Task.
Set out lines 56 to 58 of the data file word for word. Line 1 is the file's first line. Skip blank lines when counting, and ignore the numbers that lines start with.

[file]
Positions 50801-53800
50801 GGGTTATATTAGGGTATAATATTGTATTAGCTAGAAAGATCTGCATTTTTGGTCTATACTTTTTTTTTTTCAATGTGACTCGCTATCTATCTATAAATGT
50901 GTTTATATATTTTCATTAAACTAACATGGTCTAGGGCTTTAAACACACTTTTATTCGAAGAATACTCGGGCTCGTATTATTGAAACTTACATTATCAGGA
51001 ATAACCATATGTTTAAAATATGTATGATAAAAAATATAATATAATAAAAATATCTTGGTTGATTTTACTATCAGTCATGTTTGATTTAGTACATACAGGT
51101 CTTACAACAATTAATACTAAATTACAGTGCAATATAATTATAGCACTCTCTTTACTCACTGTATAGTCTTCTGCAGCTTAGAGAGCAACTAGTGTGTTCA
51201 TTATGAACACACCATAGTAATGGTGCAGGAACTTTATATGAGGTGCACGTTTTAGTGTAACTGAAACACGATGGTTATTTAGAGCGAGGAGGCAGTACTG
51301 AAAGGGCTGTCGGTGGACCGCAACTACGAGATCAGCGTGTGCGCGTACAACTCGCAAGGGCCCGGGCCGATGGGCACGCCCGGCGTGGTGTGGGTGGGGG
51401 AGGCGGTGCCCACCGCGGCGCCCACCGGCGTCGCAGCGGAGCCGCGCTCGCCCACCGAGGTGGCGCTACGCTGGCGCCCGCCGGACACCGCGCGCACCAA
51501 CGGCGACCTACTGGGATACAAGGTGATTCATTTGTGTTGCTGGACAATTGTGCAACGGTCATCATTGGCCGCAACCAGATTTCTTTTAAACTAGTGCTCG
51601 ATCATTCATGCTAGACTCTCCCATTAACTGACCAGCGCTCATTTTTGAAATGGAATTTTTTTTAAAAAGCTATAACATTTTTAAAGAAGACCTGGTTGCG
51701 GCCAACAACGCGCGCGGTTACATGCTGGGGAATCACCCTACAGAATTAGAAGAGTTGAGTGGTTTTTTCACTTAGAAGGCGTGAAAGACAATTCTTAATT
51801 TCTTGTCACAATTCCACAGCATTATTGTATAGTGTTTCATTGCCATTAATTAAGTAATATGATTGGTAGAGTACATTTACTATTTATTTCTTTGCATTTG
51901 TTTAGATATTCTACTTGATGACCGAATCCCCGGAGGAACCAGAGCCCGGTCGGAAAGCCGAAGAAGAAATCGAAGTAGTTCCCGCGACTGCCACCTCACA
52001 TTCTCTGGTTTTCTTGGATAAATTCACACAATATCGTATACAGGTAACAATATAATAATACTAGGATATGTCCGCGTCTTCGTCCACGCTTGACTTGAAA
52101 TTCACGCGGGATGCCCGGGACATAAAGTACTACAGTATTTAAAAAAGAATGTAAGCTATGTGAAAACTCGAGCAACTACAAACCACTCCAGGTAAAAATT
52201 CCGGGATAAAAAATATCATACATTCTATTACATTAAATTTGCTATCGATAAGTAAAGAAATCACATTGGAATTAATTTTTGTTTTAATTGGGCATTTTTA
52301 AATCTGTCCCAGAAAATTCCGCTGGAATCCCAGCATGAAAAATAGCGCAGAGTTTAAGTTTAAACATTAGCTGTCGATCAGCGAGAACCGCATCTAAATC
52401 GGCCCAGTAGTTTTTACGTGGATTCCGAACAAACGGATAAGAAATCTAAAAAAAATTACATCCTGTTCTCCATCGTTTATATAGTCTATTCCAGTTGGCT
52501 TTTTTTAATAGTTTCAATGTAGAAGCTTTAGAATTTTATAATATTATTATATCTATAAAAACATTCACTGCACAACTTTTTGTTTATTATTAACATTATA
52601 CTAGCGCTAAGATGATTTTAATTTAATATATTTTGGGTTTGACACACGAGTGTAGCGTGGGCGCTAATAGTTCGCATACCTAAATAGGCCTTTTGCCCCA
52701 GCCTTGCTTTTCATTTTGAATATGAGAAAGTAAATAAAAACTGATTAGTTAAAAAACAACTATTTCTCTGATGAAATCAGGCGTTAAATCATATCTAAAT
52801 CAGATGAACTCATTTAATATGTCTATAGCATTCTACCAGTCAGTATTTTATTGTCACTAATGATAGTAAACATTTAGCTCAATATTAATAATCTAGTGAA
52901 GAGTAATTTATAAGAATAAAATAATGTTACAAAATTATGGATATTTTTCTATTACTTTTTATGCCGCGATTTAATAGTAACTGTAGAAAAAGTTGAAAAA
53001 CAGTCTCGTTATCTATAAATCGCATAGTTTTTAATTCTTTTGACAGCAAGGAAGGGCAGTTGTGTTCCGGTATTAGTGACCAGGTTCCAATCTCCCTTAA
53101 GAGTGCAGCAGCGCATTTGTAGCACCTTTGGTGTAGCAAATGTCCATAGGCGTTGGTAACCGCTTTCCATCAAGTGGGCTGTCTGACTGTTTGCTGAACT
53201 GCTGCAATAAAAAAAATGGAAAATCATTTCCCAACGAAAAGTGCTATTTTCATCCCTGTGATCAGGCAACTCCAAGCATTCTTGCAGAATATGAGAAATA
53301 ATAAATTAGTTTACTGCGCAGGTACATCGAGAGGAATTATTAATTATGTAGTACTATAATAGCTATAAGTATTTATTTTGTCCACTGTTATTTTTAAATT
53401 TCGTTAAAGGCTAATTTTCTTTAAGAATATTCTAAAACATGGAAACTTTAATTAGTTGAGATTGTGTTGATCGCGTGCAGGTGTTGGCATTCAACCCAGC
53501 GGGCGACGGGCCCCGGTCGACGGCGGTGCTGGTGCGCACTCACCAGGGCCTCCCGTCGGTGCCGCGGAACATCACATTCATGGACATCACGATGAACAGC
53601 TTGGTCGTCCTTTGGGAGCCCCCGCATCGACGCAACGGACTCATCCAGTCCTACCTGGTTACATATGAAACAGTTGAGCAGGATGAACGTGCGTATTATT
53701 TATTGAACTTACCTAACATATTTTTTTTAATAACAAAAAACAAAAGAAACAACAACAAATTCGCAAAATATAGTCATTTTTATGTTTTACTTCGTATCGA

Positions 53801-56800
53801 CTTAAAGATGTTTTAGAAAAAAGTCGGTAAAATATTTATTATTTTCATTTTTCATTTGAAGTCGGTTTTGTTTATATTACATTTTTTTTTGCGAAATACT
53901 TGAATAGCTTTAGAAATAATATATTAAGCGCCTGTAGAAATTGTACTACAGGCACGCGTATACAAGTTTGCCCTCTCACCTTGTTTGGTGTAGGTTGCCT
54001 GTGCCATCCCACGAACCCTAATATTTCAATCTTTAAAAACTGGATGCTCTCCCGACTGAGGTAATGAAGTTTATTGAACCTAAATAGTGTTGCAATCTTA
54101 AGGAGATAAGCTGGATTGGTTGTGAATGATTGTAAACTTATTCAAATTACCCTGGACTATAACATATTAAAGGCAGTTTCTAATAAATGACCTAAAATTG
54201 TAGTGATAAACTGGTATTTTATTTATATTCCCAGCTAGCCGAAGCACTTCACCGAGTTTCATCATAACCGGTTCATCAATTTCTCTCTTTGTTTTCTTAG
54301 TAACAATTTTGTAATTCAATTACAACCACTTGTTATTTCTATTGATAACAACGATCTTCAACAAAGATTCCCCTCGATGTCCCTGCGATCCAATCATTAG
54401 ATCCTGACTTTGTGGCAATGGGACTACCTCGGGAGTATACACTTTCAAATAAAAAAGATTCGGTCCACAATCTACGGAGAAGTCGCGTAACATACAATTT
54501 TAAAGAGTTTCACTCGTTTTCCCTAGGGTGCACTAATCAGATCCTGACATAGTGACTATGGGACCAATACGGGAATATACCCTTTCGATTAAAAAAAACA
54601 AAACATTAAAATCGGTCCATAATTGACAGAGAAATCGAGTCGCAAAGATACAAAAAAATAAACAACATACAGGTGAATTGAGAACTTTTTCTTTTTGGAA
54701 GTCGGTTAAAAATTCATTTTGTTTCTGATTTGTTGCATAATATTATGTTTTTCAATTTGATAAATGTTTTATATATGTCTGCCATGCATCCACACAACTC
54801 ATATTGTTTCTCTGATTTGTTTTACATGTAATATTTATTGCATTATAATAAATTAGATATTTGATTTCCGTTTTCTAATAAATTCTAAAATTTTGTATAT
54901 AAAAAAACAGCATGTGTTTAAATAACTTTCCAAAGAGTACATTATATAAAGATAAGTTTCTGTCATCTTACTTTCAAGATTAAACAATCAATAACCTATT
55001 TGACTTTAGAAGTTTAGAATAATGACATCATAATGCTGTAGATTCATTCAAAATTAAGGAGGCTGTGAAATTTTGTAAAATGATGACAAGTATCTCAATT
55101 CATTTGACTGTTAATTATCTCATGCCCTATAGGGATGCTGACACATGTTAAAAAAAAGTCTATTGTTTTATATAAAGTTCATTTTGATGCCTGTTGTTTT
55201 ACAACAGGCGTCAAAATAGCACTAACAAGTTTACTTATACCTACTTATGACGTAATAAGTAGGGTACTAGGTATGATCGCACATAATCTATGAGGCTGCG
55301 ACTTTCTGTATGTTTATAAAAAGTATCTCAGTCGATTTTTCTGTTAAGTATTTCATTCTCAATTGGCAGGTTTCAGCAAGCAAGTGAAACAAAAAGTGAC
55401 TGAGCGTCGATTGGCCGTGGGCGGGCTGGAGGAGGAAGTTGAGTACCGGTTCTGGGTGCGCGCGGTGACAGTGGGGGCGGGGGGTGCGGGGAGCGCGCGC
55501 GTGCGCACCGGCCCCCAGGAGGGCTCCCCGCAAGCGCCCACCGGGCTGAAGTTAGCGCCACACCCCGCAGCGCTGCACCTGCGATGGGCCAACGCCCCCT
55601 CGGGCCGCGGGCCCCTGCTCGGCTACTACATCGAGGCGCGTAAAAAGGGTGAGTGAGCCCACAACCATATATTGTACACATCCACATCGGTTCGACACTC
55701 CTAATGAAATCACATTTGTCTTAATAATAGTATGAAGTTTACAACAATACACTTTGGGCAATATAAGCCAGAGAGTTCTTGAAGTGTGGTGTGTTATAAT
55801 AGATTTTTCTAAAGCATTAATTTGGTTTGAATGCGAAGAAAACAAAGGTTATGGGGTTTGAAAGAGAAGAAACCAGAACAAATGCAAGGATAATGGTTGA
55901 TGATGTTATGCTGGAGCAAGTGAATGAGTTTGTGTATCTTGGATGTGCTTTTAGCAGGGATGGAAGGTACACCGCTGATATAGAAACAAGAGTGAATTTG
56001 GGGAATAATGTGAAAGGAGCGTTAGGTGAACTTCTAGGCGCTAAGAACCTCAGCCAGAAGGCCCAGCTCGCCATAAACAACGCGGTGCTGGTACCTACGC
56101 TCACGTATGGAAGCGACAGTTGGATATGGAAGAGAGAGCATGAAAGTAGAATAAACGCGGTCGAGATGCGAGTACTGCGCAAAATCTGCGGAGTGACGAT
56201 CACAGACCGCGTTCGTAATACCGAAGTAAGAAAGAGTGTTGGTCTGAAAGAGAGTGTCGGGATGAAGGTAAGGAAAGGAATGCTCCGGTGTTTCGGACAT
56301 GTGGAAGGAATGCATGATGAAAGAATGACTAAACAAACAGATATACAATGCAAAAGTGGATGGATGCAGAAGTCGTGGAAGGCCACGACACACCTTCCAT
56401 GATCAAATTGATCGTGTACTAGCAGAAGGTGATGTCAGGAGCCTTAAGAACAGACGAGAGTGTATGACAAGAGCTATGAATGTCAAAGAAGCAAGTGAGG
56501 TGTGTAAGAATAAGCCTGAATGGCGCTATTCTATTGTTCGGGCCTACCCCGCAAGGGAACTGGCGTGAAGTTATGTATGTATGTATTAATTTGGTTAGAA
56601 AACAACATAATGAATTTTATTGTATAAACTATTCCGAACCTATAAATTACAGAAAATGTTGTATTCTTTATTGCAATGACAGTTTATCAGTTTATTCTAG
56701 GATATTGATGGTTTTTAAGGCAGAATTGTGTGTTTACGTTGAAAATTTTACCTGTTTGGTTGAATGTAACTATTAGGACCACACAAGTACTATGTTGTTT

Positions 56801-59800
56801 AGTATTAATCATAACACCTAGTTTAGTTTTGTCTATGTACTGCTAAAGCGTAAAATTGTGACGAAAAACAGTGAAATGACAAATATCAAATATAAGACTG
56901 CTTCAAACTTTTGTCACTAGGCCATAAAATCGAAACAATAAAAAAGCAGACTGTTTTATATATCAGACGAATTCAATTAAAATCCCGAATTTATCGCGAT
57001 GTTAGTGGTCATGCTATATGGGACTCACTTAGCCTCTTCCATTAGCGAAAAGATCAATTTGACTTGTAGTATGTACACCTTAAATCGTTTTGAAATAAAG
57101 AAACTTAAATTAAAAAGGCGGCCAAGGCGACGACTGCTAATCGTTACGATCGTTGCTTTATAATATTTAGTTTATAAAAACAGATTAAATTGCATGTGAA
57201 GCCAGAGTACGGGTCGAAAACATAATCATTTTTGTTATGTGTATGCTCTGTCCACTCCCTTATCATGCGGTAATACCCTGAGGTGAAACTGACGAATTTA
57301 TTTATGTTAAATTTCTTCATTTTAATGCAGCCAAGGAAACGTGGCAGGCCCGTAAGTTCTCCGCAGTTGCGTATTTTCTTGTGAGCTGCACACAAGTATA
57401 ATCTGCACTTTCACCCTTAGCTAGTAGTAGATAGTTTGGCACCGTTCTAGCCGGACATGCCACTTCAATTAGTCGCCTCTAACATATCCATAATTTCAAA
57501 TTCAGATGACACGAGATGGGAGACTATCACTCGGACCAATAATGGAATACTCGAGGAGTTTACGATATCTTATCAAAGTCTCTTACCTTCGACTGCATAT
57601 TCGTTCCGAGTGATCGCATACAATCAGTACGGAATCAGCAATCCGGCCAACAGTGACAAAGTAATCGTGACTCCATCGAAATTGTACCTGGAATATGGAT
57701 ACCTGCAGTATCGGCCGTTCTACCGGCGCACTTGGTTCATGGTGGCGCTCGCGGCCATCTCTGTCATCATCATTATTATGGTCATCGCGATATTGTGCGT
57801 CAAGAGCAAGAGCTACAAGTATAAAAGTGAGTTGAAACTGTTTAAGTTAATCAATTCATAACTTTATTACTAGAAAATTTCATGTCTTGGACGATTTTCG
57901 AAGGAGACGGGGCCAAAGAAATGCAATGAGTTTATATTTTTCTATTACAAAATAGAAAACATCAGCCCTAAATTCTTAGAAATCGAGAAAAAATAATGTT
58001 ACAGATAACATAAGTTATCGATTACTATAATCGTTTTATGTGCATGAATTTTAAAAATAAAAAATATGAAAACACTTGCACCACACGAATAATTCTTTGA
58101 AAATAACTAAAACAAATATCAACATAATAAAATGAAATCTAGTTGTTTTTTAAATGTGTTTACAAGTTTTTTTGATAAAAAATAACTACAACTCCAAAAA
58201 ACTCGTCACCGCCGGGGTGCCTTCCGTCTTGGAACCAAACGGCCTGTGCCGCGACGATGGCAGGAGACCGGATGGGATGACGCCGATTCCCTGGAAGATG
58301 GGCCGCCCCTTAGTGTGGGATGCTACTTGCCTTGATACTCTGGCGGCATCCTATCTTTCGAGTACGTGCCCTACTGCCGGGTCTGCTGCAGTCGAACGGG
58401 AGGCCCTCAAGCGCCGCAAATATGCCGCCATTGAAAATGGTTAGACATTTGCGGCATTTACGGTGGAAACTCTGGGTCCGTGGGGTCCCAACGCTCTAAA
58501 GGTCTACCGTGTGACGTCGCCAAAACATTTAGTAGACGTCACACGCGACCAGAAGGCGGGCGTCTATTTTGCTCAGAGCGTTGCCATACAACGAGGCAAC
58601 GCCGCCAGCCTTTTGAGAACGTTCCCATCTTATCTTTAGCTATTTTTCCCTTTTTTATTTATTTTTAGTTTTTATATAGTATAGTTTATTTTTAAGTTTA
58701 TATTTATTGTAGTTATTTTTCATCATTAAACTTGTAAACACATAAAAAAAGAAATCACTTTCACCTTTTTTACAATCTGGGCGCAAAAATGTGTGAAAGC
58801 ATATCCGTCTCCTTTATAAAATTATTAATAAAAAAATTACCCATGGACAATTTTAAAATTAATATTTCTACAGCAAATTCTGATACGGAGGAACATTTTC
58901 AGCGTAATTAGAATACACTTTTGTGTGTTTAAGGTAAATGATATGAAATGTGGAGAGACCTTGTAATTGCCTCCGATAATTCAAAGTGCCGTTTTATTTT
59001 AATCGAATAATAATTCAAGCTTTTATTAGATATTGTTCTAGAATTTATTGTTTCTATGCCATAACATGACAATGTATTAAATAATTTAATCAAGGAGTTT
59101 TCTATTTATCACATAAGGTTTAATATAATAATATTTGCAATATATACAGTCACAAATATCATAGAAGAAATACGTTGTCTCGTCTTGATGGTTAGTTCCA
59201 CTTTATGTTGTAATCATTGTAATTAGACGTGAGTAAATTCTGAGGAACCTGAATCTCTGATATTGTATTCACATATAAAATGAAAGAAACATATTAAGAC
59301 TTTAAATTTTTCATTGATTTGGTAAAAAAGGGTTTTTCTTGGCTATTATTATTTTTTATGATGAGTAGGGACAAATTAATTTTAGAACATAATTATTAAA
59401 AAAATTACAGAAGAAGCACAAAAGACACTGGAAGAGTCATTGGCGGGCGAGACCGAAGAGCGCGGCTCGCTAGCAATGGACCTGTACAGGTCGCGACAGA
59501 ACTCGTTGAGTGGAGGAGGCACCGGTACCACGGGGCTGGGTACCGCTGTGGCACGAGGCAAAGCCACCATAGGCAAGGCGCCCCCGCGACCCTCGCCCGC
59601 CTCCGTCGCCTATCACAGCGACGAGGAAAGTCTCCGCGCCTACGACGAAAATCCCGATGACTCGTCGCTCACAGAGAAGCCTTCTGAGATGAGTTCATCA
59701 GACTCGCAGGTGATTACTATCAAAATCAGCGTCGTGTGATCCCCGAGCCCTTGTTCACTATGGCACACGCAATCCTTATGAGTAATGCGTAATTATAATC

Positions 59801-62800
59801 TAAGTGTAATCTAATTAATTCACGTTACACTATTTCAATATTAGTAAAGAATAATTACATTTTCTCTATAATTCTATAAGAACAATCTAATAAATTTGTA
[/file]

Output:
56101 TCACGTATGGAAGCGACAGTTGGATATGGAAGAGAGAGCATGAAAGTAGAATAAACGCGGTCGAGATGCGAGTACTGCGCAAAATCTGCGGAGTGACGAT
56201 CACAGACCGCGTTCGTAATACCGAAGTAAGAAAGAGTGTTGGTCTGAAAGAGAGTGTCGGGATGAAGGTAAGGAAAGGAATGCTCCGGTGTTTCGGACAT
56301 GTGGAAGGAATGCATGATGAAAGAATGACTAAACAAACAGATATACAATGCAAAAGTGGATGGATGCAGAAGTCGTGGAAGGCCACGACACACCTTCCAT